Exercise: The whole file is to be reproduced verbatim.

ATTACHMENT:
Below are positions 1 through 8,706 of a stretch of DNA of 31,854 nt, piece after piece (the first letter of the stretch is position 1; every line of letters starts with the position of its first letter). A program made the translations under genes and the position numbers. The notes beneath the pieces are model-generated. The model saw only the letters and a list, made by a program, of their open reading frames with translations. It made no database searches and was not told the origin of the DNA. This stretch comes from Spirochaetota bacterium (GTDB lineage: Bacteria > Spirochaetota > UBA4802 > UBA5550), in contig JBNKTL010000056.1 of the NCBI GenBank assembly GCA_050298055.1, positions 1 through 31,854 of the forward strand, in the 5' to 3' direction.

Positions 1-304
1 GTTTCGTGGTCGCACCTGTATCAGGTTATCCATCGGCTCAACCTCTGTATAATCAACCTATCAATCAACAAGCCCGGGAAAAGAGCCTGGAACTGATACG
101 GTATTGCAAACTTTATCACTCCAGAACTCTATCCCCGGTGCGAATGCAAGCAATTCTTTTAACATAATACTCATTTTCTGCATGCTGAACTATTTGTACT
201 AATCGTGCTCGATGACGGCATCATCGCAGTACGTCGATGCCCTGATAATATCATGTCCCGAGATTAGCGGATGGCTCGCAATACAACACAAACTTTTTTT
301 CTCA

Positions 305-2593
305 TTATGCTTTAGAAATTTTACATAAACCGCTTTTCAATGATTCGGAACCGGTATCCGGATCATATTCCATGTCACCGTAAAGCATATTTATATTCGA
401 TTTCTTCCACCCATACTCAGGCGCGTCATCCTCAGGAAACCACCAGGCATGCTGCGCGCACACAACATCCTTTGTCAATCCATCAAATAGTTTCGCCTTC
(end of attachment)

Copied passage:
Below are positions 1 through 8,706 of a stretch of DNA of 31,854 nt, piece after piece (the first letter of the stretch is position 1; every line of letters starts with the position of its first letter). A program made the translations under genes and the position numbers. The notes beneath the pieces are model-generated. The model saw only the letters and a list, made by a program, of their open reading frames with translations. It made no database searches and was not told the origin of the DNA. This stretch comes from Spirochaetota bacterium (GTDB lineage: Bacteria > Spirochaetota > UBA4802 > UBA5550), in contig JBNKTL010000056.1 of the NCBI GenBank assembly GCA_050298055.1, positions 1 through 31,854 of the forward strand, in the 5' to 3' direction.

Positions 1-304
1 GTTTCGTGGTCGCACCTGTATCAGGTTATCCATCGGCTCAACCTCTGTATAATCAACCTATCAATCAACAAGCCCGGGAAAAGAGCCTGGAACTGATACG
101 GTATTGCAAACTTTATCACTCCAGAACTCTATCCCCGGTGCGAATGCAAGCAATTCTTTTAACATAATACTCATTTTCTGCATGCTGAACTATTTGTACT
201 AATCGTGCTCGATGACGGCATCATCGCAGTACGTCGATGCCCTGATAATATCATGTCCCGAGATTAGCGGATGGCTCGCAATACAACACAAACTTTTTTT
301 CTCA

Positions 305-2593
305 TTATGCTTTAGAAATTTTACATAAACCGCTTTTCAATGATTCGGAACCGGTATCCGGATCATATTCCATGTCACCGTAAAGCATATTTATATTCGA
401 TTTCTTCCACCCATACTCAGGCGCGTCATCCTCAGGAAACCACCAGGCATGCTGCGCGCACACAACATCCTTTGTCAATCCATCAAATAGTTTCGCCTTC